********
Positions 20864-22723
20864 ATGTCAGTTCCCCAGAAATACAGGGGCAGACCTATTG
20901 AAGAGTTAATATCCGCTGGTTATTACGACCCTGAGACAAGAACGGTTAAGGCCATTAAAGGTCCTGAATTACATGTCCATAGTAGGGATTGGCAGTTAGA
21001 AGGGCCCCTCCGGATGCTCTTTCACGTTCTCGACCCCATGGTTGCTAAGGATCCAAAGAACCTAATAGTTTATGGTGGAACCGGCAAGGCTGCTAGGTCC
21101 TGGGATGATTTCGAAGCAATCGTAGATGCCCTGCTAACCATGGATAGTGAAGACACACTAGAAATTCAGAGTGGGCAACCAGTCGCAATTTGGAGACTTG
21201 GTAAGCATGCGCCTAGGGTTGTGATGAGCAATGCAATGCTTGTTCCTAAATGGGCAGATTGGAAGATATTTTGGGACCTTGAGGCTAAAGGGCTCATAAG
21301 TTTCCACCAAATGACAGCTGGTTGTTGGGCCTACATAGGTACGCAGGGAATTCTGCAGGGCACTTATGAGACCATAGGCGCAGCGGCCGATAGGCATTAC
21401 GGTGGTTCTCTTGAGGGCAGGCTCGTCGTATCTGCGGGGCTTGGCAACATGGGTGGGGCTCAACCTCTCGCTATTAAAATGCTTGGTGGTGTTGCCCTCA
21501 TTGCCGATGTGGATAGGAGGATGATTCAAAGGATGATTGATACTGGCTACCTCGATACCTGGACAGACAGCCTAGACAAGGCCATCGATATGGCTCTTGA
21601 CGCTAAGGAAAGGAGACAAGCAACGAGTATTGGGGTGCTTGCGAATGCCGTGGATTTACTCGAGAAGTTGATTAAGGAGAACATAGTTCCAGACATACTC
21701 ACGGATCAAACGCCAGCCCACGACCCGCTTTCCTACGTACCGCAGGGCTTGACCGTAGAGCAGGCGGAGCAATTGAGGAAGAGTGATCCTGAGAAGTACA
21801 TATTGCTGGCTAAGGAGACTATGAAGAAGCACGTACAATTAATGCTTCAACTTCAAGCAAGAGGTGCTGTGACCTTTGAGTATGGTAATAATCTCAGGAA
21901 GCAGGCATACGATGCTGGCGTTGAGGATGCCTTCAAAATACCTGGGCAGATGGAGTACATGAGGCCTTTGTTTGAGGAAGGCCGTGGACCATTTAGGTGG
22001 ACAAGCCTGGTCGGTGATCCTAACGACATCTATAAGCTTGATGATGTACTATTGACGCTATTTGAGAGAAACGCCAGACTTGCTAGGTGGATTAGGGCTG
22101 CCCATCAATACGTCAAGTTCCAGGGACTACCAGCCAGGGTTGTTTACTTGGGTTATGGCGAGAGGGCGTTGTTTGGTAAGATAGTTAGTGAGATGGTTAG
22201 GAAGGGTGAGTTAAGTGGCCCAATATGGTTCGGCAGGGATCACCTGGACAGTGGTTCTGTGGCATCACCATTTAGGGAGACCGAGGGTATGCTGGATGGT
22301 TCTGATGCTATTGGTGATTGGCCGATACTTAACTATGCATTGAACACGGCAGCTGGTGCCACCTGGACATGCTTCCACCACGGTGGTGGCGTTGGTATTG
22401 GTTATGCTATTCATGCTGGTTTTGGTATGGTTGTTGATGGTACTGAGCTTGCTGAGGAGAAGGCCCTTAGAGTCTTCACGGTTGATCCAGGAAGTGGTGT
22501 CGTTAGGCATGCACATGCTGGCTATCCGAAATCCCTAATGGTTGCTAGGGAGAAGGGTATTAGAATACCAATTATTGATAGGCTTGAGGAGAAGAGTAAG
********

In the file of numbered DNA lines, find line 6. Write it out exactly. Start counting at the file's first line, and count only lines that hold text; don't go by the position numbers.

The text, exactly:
21201 GTAAGCATGCGCCTAGGGTTGTGATGAGCAATGCAATGCTTGTTCCTAAATGGGCAGATTGGAAGATATTTTGGGACCTTGAGGCTAAAGGGCTCATAAG